The Origin and Evolution of Earth
Origin of Earth
When the solar system settled into its current layout about 4.5 billion years ago, Earth formed when gravity pulled swirling gas and dust in to become the third planet from the Sun. Earth has a central core, a rocky mantle, and a solid crust. (definition from NASA)
The earth is our home planet and the third planet from the Sun, and the only planet we of so far that’s inhabited by livings. The origin of the earth was a mystery for several years. Many scholars tried to short out the mystery and put forward several concepts and theories.
Many hypothetical theories were given by different scholars and scientists regarding the origin of the earth. Some early theories tried to reveal the mystery and after that modern theories came to light that tried to solve the mystery of the origin of the Universe.
In the early period, scientists focused on the origin of the Earth or planets rather than the origin of the Universe.
The early theories describing the origin of the earth are as follows:
The nebular hypothesis was given by German philosopher Immanuel Kant. The theory was revised by mathematician Laplace in 1796. The Nebular Hypothesis considered that the planets were formed out of a cloud of material associated with a youthful Sun, which was slowly rotating.
In 1950, the Nebular Hypothesis was again revised by Otto Schmidt in Russia and Carl Weizascar in Germany who considered that the sun was surrounded by a solar nebula. It contained mostly hydrogen and helium along with dust. The friction and collision of particles led to the formation of a disk–shaped cloud and the planets were formed through the process of accretion.
The binary theories are some opposite arguments to Nebular Hypothesis.
- Chamberlain and Moulton in 1900, considered that a wandering star approached the Sun. s a result a cigar-shaped extension of material was separated from the solar surface.
- As the passing star moved away, the material separated from the solar surface continued to revolve around the sun and slowly condensed into planets.
- This theory was later supported by Sir James Jeans and Sir Harold Jeffrey. These theories are considered that the companion of the sun co-existed.
In the later period, scientists proposed theories regarding the origin of the Universe, Stars, and planets.
Origin of Universe
Big Bang Theory:
In 1920, Edwin Hubble provided evidence that the universe is expanding and galaxies move further and further apart as time passes.
The Big Bang theory is the most popular theory regarding the origin of the universe in modern theories. It is also called expanding universe hypothesis.
The big bang theory considers the following stages in the development of the universe:
- All matters forming the universe existed in one place in the form of a tiny ball with an unimaginably small volume, infinite temperature and infinite density in the beginning.
- The “tiny ball” exploded violently which led to a huge expansion during the big bang. It took place 13.7 billion years ago.
- The expansion continues even to the present day.
- The expansion was rapid in the first few seconds after the bang but it slowed down during the later stage.
- Between the first three minutes of the big bang event, the first atom began to form.
- In the course of the process, within 300,000 years from the big bang temperature dropped to 4,500K which gave rise to atomic matter and finally after that, the universe started to come in shape and became transparent.
Hoyle’s Concept of Steady State:
Sir Fred Hoyle (born June 24, 1915) was a British mathematician and also known as the defender of the steady state theory of the universe.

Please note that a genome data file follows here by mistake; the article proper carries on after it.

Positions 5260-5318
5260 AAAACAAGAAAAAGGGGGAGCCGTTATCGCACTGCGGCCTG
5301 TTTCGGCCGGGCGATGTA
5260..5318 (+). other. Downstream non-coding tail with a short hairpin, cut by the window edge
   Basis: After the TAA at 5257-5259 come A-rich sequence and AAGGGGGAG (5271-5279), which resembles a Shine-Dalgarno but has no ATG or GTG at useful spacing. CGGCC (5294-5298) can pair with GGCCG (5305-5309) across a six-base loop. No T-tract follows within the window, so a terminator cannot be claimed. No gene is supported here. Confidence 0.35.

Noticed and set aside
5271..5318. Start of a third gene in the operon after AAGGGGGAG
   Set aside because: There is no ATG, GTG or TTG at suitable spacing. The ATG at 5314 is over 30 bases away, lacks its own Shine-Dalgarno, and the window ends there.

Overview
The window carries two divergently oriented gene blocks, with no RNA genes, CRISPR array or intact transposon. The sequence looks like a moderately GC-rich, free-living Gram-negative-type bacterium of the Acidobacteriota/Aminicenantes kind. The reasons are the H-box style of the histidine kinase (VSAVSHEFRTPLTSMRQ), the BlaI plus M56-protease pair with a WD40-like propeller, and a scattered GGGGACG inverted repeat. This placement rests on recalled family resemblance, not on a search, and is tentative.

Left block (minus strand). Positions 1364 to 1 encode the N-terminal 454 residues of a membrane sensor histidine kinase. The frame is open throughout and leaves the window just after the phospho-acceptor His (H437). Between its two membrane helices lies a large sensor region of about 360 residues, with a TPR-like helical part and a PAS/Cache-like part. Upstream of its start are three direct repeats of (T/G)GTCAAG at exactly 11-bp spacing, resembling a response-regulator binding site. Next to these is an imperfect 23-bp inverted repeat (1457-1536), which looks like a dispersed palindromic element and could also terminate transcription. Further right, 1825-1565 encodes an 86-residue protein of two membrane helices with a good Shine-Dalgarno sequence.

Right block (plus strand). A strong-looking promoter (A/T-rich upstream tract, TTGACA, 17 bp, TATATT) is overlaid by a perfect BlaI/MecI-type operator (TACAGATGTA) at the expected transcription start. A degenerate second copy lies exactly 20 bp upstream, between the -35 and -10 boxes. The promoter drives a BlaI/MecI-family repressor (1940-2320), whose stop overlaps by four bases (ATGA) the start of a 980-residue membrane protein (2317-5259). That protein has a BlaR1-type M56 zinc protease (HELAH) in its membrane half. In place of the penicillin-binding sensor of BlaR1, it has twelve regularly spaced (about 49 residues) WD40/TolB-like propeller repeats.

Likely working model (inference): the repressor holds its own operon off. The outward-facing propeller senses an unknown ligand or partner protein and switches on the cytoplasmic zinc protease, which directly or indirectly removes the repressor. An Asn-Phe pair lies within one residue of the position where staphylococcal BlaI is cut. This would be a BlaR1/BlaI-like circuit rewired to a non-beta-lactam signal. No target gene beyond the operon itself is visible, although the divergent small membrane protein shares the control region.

The steady-state universe theory: This theory holds both that the universe is expanding and that matter is being continuously created to keep the mean density of matter in space constant.
- The steady-state universe theory is put forward as an alternative to the Big Bang theory.
- The steady-state model asserts that although the universe is expanding, it nevertheless does not change its appearance over time; the universe has no beginning and no end.
- The research paper on steady-state cosmologies was published by Herman Bondi, Thomas Gold, and Fred Hoyle in 1948. Similar models had been proposed earlier by William Duncan Macmillan among others.
- Albert Einstein considered a steady-state model of the expanding universe, indicated in a 1931 manuscript, many years before Hoyle, Bondi and Gold. However, he quickly abandoned the idea.
The Star Formation
The distribution of matter and energy was not even in the early universe. Initially, there was a difference in the density of matter which gave rise to differences in gravitational forces and it caused the matter to get drawn together. These formed are based on the development of galaxies. Galaxy contains a large number of stars.
- Galaxies spread over vast distances that are measured in thousands of light-years. The diameter of individual galaxies ranges from 80,000 to 150,000 light-years.
- A galaxy starts to form through the accumulation of hydrogen gas in the form of a very large cloud called a Nebula.
- The Nebula develops localised clumps of gas, which continue to grow into even denser gaseous bodies.
- Finally, it gave rise to the formation of stars which is believed to have taken place 5-6 billion years ago.
Formation of Planets:
(Click here to read more: https://exoplanets.nasa.gov/faq/43/how-do-planets-form/)
The dust around a star is critical to forming celestial objects around it. Dust around stars contains elements such as carbon and iron which can help the planetary system.
Stages in the formation of planets
Following stages takes place in the formation of planets:
- The stars are localised lumps of gas within a nebula. The gravitational force within the lumps leads to the formation of a core to the gas cloud. Finally, a huge rotating disk of gas and dust develops around the gas core.
- The dust clumps become pebbles, the pebbles become larger rocks that grind together to expand. The presence of gas particles of solid material stick together. Some break apart, but some hold on. These are the building blocks of planets, sometimes called “planetessimals.”
- These planetesimals are a large number of small bodies. Large bodies start forming by collision, and gravitational attraction causes the material to stick together. At final, these large numbers of small planetesimals accrete to form fewer large bodies in the form of planets.
Some pieces of information taken from NASA:
- The rocky planets begin to form in the warmer part of the disk closer to the sun. Thus the rocky planets like Mercury, Venus, Earth, and Mars may be taken tens of millions of years after the birth of the star. The exact details of the formation of planets from disks are still a mystery and an ongoing area of research.